No one told us kids what these numbers represented. It would have overwhelmed any child. But as I grew, my father let me know that these tattoos represented a horrible thing one group of people had done to another, and that someday I would understand it, and I would understand it so I could be a part of it never happening again.

My father was smart enough not to try to tell me more than I could take in. And he was also smart enough to stress that someday I would have to take it in. There was an entanglement here, not yet articulated to me but one that would be essential, would spin and change me. I needed to let it. This history cut deeply into my very bones.

Much later I visited the Yad Vashem Holocaust Museum in Jerusalem, and when I went in, I saw a photograph of a family of transported Jews. One little girl looked exactly like my childhood best friend, Bonnie. I’m not sure what connection Bonnie’s family may or may not have had with the Holocaust. But the gut-punch that she could have died, had her age and circumstances been different, left me crying for quite a while in the Yad Vashem’s restroom.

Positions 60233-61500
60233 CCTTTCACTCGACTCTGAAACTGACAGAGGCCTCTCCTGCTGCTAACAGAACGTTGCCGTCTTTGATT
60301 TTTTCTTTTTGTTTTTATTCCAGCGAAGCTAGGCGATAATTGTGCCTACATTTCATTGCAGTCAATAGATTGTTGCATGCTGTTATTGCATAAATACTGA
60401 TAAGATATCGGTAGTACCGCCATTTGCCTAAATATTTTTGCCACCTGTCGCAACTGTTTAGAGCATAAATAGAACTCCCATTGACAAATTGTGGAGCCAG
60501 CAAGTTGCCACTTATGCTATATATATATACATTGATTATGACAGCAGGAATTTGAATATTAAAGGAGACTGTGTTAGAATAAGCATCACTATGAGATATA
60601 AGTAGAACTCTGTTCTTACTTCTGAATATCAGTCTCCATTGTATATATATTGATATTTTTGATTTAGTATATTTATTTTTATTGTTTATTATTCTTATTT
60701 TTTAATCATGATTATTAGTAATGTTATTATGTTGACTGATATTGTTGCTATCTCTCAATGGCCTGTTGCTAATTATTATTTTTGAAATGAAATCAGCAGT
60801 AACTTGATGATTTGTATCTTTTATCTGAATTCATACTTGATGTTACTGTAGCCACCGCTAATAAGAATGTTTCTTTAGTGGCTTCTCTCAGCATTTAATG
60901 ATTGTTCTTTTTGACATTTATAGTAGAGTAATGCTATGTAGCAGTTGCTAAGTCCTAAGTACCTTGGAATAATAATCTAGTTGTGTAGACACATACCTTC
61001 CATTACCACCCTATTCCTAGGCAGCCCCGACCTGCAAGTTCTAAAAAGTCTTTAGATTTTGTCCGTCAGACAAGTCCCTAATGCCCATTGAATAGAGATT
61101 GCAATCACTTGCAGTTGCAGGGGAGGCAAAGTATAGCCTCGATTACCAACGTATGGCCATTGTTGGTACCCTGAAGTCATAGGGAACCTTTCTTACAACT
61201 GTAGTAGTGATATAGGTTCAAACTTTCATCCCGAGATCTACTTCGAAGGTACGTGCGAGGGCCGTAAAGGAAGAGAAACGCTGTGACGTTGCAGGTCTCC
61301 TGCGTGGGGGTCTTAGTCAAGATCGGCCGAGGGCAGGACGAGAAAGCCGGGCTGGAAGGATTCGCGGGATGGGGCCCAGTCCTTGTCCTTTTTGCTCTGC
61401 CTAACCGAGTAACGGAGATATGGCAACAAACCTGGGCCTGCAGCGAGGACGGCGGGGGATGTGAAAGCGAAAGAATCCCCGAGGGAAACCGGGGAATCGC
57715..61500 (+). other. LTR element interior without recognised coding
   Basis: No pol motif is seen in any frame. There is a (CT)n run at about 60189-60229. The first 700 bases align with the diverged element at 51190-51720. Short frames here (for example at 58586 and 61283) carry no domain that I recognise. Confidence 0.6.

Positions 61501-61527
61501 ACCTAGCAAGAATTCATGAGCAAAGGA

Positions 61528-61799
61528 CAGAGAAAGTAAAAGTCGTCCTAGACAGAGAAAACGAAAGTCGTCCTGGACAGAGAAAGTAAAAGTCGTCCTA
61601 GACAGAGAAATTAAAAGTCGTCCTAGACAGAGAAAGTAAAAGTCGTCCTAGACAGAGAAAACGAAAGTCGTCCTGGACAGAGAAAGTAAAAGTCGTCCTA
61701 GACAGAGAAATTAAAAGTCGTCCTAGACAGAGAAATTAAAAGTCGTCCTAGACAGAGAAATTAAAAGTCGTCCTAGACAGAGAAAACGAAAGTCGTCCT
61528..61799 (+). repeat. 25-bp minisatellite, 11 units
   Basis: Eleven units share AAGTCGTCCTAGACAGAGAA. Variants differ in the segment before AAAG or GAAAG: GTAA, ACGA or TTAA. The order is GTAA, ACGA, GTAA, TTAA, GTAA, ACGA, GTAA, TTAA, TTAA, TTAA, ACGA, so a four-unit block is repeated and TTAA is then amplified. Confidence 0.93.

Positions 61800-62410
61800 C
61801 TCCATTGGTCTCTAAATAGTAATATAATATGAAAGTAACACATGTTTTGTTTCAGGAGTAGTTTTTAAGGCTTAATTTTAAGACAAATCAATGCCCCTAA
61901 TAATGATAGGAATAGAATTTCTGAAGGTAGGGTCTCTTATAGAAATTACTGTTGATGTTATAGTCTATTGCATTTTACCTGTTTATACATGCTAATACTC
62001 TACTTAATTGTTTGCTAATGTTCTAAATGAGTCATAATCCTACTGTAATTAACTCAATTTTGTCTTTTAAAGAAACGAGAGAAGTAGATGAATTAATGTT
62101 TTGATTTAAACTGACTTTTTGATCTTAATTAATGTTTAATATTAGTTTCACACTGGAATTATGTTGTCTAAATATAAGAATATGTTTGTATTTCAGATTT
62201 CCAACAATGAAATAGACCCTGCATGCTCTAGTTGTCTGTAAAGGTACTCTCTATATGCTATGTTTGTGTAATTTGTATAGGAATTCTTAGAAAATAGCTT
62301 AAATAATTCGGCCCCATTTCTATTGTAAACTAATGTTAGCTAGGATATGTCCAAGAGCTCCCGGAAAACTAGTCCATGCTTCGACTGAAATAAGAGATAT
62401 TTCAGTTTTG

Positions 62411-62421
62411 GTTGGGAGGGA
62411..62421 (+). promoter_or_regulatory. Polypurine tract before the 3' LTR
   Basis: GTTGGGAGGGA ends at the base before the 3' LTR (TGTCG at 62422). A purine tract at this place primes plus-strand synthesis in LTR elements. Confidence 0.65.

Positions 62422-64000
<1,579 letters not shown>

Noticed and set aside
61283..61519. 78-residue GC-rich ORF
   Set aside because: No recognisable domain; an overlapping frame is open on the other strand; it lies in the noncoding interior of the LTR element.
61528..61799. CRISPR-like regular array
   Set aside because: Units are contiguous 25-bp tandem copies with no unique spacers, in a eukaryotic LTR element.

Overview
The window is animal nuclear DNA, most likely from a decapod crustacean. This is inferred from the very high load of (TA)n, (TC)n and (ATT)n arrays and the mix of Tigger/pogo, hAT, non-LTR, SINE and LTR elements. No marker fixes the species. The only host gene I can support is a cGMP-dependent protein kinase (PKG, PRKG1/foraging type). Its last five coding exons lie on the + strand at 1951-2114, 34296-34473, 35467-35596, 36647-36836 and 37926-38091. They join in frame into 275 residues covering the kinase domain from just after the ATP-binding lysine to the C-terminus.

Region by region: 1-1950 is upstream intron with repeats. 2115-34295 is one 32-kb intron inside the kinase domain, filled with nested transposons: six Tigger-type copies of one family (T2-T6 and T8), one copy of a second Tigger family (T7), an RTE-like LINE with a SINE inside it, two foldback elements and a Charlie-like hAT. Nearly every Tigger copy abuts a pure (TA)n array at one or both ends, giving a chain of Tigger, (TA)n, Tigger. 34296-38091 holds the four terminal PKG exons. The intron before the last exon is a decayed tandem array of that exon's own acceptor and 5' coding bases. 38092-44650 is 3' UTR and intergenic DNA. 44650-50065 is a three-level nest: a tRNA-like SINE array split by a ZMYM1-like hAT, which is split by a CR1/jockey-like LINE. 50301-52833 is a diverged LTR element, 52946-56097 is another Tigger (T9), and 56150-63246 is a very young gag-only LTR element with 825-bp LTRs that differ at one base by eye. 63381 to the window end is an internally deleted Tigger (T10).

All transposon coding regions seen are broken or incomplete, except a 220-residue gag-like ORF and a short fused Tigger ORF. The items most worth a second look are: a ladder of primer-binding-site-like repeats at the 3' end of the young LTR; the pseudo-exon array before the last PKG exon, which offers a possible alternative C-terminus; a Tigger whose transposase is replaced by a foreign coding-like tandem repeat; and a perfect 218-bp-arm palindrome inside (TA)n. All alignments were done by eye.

To survive I think we must embrace our entanglements. We must force ourselves to be changed through the irresistible movements of those who are not close to us in physical space. This is doubly true in this moment of isolation and communal pain. It’s tempting to try to turn away from the bad news, but we can’t. We are spun toward it. Entanglement is very literally a universal truth.

 

Susanne Paola Antonetta is the author of Make Me a Mother, Curious Atoms, Body Toxic, A Mind Apart, the novella Stolen Moments, and four books of poetry. Her awards include a Library Journal Best Science Book of the Year, a New York Times Notable Book, and an American Book Award. Her work has appeared in the New York Times, The Washington Post, Orion, The New Republic, and many other journals and anthologies.